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Interfacing Costs, Ikea, and Physician Practices

By sovita.chander@caristix.com | Published: October 29th, 2013

Interfacing-costs-illustration“Interfacing costs? They’re too high.”

We hear that a lot. The cost is frustrating, especially to physicians who need to implement EMRs for Meaningful Use. First there are the license fees. Then you find out you need an interface. Or two. Or six. That number can expand with the interoperability requirements in Meaningful Use Stage 2.

Software Packages vs. Software Programs

Here’s why I think interfacing costs are frustrating. After 30 years of PC use and now BYOD smartphones and tablets, we’re used to thinking in terms of software packages and applications. Think Office 2010 for business productivity. A nice little set of apps on your Android phone. Even cloud applications like Salesforce are basically software packages. They’re (mostly) intuitive. They work (more or less) out of the box.

What we have in healthcare IT are programs, not packages.

EMRs and related systems are software programs that must be configured. Workflows have to change in order to get value out of the software. The programs must be enticed to play well together and accurately communicate the information they harbor to those that need it, when they need it. Rinse and repeat for every application, clinical or otherwise, that you need to integrate.

So let’s break down the costs. When you buy an EMR, you buy the hardware, licenses, maintenance, implementation, and training. It takes time to get the EMR up and running. It’s not plug and play. Rinse and repeat for every application, clinical or otherwise, that you need to integrate.

Ikea vs. a Custom Wood Shop

Here’s another way to approach the costs. It’s like thinking you’re buying your furniture from Ikea (some assembly required), but in reality you’re working with a Maine craftsman in a custom wood shop. We’re still in the custom wood shop stage with healthcare IT. You might have the wood all dried and ready to plane, you might have some basic designs to leaf through in a catalog, but there are still a thousand decisions to make. Wood stain, upholstery, seating style… that’s just the beginning. Even then, once the furniture is built if you don’t take care of it, make sure there is enough humidity in your environment, it just might crack.

You’d think that because an EMR vendor had interfaced with a lab system run by ten other clients, the vendor would just copy their interfacing code and reuse it with their next client. But that’s not how it works. Because we lack standards, because we’re dealing with complex data, because the delivery of care is complex – because of all these things, sharing that data is complex. As the volume of data increases and regulatory compliance demands interoperability and security, that complexity rapidly grows.

If we break down the costs of interfacing, there’s an enormous amount of custom work. It’s not uncommon to spend upwards of 40 hours just on coding an interface. And gap analysis? Days of intricate HL7 pipe- counting. Testing? Are you working with real de-id’ed data so you know your validation cycle is clean? Or will you be picking through code searching for needles in that haystack as you watch your project timeline go down the drain and costs rise just to get it done? That’s the environment that the EMR vendor’s analysts and developers are facing.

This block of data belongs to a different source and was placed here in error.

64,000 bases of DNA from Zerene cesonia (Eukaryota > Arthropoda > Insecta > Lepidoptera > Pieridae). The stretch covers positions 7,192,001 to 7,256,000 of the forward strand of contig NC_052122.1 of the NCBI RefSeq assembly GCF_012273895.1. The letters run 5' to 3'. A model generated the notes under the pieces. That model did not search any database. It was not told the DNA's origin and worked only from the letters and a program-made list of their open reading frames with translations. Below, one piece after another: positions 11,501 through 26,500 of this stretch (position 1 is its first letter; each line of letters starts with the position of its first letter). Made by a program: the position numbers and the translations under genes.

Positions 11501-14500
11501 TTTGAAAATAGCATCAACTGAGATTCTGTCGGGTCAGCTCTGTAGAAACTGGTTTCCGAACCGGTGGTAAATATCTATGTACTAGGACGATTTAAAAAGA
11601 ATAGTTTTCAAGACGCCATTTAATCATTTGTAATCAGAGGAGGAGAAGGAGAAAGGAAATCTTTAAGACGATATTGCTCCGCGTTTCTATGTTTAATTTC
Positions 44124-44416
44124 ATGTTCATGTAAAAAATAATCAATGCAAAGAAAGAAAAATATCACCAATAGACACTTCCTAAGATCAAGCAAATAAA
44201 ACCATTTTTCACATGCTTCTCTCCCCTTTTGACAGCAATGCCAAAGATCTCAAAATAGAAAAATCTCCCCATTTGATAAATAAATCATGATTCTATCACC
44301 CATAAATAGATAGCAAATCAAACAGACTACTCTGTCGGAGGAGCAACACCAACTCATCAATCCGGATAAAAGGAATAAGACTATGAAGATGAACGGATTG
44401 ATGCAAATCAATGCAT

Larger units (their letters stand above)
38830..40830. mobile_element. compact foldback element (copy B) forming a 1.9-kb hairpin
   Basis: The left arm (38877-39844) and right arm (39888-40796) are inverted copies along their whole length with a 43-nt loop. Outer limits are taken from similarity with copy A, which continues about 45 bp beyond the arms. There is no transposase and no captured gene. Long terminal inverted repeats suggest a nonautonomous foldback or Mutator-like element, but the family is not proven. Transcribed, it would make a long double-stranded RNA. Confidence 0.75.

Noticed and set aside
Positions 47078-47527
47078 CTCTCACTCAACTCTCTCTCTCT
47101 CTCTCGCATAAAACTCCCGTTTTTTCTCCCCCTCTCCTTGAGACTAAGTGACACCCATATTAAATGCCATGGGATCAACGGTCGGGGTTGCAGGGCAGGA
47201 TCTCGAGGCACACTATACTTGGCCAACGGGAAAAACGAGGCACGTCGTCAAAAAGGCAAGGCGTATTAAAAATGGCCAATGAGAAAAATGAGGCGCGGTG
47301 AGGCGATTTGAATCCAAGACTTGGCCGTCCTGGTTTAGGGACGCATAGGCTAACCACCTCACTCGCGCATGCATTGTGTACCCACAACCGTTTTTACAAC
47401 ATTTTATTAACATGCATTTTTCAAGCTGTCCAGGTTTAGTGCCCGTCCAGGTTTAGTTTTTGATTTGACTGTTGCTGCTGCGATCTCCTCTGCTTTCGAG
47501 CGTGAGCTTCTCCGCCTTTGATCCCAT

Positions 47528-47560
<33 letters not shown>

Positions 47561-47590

This sounds like an apology for high prices and charging-just-because-we-can. But the reality is: this is the state of our industry. Personally, I think we can do better. If we can turn interfacing and interoperability into a viable commodity – if we can drive down the cost, imagine what we could do in healthcare.

Where Should Interfacing and Interoperability Go?

Tell us some of your answers to this question. Where does your experience, knowledge and creative imagination take you?

  1. 1 Comment(s)

    Posted November 1st, 2013 | By Brian Cave

    You have nailed it square on. For those of us old enough remember back in the 80s and even into the 90s how even a new basic keyboard required a custom drive just to work at all? How about serial port settings (baud, data bits, parity, etc)? External hard drives, cd drives, and more. Nowadays these will work out of the box by auto configuring with windows or Macs. Everything is plug and play because the standards are that detailed that following them yields workable results. You have to test even to prove this.

    Medical is still stuck in the 1980s mentality when it comes to this. Every vendor follows the standards as written but those standards are more like guidelines and were never intended to support a plug and play system. Furthermore, the entire clinical side is so highly customized from site to site that if you look around you can't even find complete agreement of basic lab and X-ray test names or values. Units of measure also vary massively from place to place. Too see how bad, look up the LOINC database online, they have more than 700 variants for glucose levels.

    You can't have this much variability and still have plug and play. The industry is going to have to standardize names, labels, and procedures to get costs down. It will happen as it is the only way to reduce customization work and get to the plug and play world we need with healthcare information systems.